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Association between specific antiarrhythmic drug prescription in the post-procedural blanking period and recurrent atrial arrhythmias after catheter ablation for atrial fibrillation



To evaluate if specific AADs prescribed in the blanking period (BP) after catheter ablation of atrial fibrillation (AF) may be associated with reduced risk of early recurrence (ER) and/or late recurrence (LR) of atrial arrhythmias.


A total of 478 patients undergoing first-time ablation at a single institution were included. Outcomes were: ER, LR, discontinuation of AAD less than 90 days post-ablation, and second ablation. ER was defined as AF, atrial flutter (AFL), or atrial tachycardia (AT) > 30 seconds within BP. LR was defined as AF/AFL/AT > 30 seconds after BP.


Of 478 patients, 14.9% were prescribed no AAD, 26.4% propafenone/flecainide, 34.5% sotalol/dofetilide, 10.7% dronedarone, and 13.6% amiodarone. Patients prescribed amiodarone were more likely to have persistent AF, hypertension, diabetes, and other comorbidities. In unadjusted analyses, there were no differences between groups in relation to ER (log rank P = 0.171), discontinuation of AAD before ninety days post-ablation (log rank P = 0.235), or freedom from second ablation (log rank P = 0.147). After multivariable adjustment, patients prescribed amiodarone or dronedarone were more likely to experience LR than those prescribed no AAD [Adjusted Hazard Ratio (AHR) 1.83, 95% CI 1.10-3.04, p = 0.02; AHR 1.79, 95% CI 1.05-3.05, p = 0.03, respectively].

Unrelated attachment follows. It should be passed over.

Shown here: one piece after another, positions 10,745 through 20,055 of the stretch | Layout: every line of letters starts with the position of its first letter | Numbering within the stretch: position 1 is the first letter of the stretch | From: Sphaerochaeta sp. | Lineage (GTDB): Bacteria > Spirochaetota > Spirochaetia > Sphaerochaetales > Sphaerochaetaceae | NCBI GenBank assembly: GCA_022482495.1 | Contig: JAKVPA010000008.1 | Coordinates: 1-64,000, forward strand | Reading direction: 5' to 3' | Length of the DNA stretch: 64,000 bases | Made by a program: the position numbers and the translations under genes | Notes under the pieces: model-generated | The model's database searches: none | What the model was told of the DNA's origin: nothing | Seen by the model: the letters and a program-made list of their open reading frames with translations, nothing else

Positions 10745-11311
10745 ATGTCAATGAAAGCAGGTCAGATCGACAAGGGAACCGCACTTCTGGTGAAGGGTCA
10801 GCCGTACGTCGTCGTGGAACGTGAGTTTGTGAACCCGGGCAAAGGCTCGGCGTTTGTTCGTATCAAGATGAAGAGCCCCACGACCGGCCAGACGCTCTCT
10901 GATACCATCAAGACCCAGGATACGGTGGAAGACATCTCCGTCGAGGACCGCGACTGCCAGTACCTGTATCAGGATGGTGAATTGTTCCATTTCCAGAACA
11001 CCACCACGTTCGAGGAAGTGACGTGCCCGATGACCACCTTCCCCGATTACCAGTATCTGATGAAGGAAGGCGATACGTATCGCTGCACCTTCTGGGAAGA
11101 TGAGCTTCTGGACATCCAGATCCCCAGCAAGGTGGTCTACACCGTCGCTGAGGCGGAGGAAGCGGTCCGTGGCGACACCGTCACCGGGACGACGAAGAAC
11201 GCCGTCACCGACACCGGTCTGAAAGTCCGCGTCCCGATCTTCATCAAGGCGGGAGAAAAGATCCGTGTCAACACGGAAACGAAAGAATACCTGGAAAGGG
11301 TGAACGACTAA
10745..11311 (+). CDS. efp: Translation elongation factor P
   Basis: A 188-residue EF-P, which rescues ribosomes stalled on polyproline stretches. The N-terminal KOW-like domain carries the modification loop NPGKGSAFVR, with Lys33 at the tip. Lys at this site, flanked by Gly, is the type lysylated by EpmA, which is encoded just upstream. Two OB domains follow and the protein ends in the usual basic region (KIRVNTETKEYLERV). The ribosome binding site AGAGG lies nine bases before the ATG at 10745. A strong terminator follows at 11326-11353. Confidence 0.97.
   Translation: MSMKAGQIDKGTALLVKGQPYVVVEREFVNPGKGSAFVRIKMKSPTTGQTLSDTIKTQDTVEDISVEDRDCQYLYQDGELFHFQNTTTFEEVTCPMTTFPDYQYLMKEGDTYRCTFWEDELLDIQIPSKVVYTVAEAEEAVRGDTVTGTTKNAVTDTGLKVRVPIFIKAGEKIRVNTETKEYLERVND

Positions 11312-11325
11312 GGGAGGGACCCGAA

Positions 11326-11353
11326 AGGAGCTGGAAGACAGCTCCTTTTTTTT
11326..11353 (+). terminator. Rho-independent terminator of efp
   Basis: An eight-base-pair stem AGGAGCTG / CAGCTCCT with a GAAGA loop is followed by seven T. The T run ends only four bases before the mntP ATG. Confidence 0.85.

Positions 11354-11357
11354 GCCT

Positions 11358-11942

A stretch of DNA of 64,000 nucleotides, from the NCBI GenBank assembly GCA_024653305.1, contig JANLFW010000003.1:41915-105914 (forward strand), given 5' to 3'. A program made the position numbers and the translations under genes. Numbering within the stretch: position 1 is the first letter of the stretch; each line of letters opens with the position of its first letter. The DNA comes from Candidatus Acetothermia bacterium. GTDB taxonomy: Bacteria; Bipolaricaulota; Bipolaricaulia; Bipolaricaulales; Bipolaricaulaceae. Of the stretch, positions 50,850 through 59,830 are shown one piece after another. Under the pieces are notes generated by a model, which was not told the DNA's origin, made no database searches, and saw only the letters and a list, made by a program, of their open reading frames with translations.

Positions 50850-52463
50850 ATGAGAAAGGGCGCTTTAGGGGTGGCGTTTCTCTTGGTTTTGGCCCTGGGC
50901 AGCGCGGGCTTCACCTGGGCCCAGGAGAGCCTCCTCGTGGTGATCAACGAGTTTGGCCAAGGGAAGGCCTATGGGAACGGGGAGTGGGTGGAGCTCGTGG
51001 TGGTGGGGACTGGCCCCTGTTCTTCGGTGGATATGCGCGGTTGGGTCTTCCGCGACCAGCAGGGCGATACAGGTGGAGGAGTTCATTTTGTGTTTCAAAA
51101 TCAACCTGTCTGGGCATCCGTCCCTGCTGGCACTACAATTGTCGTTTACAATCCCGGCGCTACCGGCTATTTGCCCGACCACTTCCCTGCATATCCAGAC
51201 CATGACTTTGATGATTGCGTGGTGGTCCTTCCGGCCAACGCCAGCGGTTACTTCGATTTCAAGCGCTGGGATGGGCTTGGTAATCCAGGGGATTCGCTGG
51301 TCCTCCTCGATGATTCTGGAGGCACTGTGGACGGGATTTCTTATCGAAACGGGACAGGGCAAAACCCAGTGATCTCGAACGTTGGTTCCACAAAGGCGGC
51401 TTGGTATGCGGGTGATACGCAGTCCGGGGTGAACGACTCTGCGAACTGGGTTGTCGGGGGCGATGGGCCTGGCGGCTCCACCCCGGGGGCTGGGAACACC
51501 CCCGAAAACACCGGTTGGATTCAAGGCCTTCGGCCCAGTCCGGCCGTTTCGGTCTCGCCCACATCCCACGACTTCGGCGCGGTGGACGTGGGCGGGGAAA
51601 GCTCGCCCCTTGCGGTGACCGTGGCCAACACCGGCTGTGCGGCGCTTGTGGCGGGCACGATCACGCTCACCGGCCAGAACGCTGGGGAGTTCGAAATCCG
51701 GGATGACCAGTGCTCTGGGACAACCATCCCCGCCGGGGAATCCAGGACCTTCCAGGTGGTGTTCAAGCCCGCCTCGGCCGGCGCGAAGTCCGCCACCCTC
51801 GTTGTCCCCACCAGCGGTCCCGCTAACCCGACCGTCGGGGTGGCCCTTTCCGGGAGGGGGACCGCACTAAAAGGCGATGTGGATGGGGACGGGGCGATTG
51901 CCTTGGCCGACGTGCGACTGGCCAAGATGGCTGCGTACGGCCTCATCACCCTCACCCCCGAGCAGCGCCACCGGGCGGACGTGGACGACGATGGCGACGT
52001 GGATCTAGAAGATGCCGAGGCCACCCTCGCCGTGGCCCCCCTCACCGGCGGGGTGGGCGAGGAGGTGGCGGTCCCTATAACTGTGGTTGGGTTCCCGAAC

Following first-time catheter ablation, there were no differences between specific AAD prescription and risk of ER, while those prescribed amiodarone or dronedarone in the BP were more likely to experience LR than those prescribed no AAD, which may represent an association due to confounding by indication.

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